This article is the third and final article in a series on food fortification. The first article, “Is Food Fortification Necessary? A Historical Perspective,” and the second article, “Food Fortification in Today’s World,” can be accessed on our Web site www.foodinsight.org.
What will food fortification look like in the future? That answer may depend on who we are at our very core. A major milestone toward better understanding “our core” was met in 2003, when the Human Genome Project, a joint effort by the U.S. Department of Energy and the National Institutes of Health, completed its goal of sequencing the entire human genome. This had led to a number of ‘omic (from the Greek suffix ‘ome, meaning “complete” or “all”) sciences that analyze genes (genomics), mRNA (transcriptomics), proteins (proteomics) and metabolites (metabolomics). Now, with these latest findings, researchers are better able to understand the complex interactions among genes, nutrients, and the development of diet-related diseases such as cardiovascular disease, Type 2 diabetes, and obesity. This area of research is generating much interest among health professionals and consumers alike.
Nutrigenomics and nutrigenetics are two emerging fields that study the relationship between diet and genes. Nutrigenomics studies the interactions between diet and the expression of specific genes that keep the body healthy (e.g., systemic inflammation, energy utilization, or insulin sensitivity). A number of advanced genomic tools are used to study the body’s response to food and to determine whether dietary interventions can increase or decrease the risk of diet-related chronic diseases. Disease risk is complicated by the fact that it is not just diet or heredity that plays a role but several environmental factors (e.g., physical activity, smoking) add to the complexity of disease development. Also, nutrients don’t act in isolation but, more likely, a combination of nutrients in our foods is important to consider.
A closely-related science, nutrigenetics, attempts to understand how a person’s genetic makeup determines his or her response to diet, such as how the body breaks down, uses, and stores nutrients. A person with certain “susceptibility” genes may have a heightened sensitivity to nutrients and other food components. For example, specific genes have been identified that affect the production of enzymes responsible for folate uptake and use in the body. In terms of fortification, higher folate intakes may be necessary for individuals who have this gene, and including foods fortified with folic acid in their diet may be helpful. Research in this area may help to develop personalized diet-related recommendations considering an individual’s unique genetic information.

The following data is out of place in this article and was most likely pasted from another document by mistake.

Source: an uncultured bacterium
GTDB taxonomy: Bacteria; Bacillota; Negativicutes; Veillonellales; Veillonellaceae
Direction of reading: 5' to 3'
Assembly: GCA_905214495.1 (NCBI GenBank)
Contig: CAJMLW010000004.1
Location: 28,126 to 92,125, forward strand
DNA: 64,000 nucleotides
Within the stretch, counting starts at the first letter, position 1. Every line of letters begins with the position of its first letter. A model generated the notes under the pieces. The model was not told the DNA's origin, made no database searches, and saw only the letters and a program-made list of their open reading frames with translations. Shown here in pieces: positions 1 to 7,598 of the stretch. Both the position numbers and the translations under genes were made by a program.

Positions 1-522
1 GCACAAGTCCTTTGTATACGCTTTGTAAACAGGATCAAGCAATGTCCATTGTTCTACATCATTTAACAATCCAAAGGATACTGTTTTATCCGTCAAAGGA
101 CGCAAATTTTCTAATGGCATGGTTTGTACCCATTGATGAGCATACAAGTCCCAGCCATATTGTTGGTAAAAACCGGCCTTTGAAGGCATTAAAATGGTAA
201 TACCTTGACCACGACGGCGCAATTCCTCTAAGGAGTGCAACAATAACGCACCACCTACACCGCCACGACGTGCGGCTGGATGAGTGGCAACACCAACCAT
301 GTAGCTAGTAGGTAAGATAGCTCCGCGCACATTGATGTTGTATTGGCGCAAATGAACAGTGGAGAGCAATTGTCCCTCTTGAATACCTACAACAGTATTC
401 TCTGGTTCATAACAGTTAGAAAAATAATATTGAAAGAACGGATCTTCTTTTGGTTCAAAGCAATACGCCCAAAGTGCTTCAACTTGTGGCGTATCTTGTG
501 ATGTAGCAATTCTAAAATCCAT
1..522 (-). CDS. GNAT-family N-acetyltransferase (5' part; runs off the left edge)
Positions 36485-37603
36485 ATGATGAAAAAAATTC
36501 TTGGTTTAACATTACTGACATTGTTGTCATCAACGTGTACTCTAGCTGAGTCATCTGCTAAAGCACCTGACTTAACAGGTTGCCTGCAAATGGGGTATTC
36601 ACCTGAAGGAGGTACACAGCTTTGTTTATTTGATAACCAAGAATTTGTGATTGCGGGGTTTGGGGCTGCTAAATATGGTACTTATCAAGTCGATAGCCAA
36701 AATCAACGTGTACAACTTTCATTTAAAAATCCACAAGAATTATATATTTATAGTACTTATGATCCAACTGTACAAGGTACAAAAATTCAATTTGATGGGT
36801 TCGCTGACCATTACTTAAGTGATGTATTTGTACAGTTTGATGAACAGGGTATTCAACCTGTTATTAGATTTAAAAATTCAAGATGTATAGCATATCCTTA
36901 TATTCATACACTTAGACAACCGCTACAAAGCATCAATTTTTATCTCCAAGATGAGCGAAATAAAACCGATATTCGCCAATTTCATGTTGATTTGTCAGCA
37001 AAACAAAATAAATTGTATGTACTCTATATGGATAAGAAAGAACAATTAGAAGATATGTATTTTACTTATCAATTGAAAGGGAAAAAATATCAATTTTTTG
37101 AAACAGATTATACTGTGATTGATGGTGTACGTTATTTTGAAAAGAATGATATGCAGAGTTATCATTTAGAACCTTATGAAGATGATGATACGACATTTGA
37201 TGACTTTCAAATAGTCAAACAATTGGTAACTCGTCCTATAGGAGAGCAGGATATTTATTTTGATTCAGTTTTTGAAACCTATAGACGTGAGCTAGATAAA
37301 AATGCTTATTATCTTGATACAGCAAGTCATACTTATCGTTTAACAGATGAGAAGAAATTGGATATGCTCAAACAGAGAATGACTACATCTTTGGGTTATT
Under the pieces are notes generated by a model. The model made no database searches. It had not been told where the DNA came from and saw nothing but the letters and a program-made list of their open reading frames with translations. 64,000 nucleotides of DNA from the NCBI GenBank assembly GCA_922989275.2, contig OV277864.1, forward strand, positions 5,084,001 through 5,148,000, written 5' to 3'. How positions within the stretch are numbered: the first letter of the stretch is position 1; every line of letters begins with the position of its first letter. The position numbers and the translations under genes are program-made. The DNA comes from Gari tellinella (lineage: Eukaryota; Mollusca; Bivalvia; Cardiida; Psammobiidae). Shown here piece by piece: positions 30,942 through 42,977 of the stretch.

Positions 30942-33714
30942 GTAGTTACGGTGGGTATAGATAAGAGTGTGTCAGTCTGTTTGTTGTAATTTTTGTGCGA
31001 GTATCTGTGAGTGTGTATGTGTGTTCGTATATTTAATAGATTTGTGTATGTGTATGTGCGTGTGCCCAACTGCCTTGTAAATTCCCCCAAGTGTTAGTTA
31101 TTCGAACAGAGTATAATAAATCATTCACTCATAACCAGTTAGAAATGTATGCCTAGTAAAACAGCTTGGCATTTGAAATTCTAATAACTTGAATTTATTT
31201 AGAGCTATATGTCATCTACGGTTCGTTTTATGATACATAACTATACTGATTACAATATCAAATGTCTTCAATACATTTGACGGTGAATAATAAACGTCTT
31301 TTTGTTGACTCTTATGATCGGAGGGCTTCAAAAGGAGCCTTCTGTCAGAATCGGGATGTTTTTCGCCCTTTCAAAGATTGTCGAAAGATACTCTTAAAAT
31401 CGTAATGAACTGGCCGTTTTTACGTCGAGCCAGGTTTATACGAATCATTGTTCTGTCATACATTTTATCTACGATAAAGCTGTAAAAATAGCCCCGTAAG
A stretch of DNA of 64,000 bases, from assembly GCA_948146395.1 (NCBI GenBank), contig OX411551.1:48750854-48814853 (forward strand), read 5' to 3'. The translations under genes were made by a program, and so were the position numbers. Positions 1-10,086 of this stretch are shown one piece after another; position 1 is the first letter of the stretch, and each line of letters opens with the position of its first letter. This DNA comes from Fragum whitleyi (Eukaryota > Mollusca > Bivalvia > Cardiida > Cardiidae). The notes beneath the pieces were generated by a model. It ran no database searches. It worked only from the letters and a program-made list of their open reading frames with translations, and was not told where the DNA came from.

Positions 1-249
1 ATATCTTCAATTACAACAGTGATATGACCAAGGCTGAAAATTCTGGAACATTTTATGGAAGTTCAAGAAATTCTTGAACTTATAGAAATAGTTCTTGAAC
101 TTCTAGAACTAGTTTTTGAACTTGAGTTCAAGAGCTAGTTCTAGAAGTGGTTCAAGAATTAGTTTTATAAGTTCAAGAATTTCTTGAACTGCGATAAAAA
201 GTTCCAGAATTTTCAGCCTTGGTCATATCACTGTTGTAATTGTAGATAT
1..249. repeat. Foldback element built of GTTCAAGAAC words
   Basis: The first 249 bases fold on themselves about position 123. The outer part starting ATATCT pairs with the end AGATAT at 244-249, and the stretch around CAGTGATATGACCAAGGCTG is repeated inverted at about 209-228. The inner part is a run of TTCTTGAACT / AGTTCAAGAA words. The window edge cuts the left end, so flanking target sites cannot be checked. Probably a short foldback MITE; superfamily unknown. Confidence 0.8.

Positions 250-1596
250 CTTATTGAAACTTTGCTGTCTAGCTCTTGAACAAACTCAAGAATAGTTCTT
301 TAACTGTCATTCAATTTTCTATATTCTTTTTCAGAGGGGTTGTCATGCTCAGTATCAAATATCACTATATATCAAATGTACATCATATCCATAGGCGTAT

Scientists may understand these concepts, but what is the level of understanding among consumers? To find out, the International Food Information Council Foundation conducted consumer research on this topic in 2009. According to the IFIC Foundation’s Functional Foods/Foods for Health Consumer Trending Survey, the majority of those surveyed were aware of personalized nutrition with 20 percent saying they know a “fair amount.” Additionally, 32 percent of consumers were “very interested” and 47 percent were “somewhat interested” in learning more about personalized nutrition. Compared to 2005 survey results, the percentage of consumers who are “somewhat favorable” towards the idea has significantly risen over the past four years.
The Future of Food Fortification Technology
Scientific advancements in nanotechnology also have led to novel delivery systems for nutrients. Nanotechnology refers to the science of working with objects 1-100 nanometers (1 nm is equivalent to one-billionth of a meter or about one-millionth the size of a pinhead) in size to create new products and processes. Currently, nanotechnology is more widely used in the medical, pharmaceutical, and cosmetics industries than in the food industry. However, nanoscale ingredients and other emerging technologies are showing great promise in helping to develop new approaches for delivering health and nutrition to consumers. The FDA and others are in the process of reviewing nanotechnology applications as they relate to food, including their safety and efficacy. A great deal of scientific work still remains to be done and, moving forward, monitoring consumer acceptance will continue to be important.
In terms of fortification, a reduction in the size of nutrients may increase nutrient absorption. Vitamins and other antioxidants that are often unstable in the presence of light, heat, metals or oxygen may be stabilized by encapsulation with nanoparticles, thus increasing their bioavailability. Other potential food applications include nanocoatings to fortify foods with minimal changes to a food’s flavor, oral vitamin sprays, and controlled release of nutrients according to a person’s nutritional status.
Looking back in this three-part series, we started with a historical perspective of fortification and how it laid the groundwork for today’s fortified foods and beverages. Now, when we envision the future of fortification, it is likely that advancements in genetics and technology will be employed to provide personalized approaches to optimize our health and wellness. In the meantime, eating a balanced diet from a variety of food sources, including fortified foods, and engaging in physical activity and other healthful behaviors, will go a long way in helping people achieve optimal health.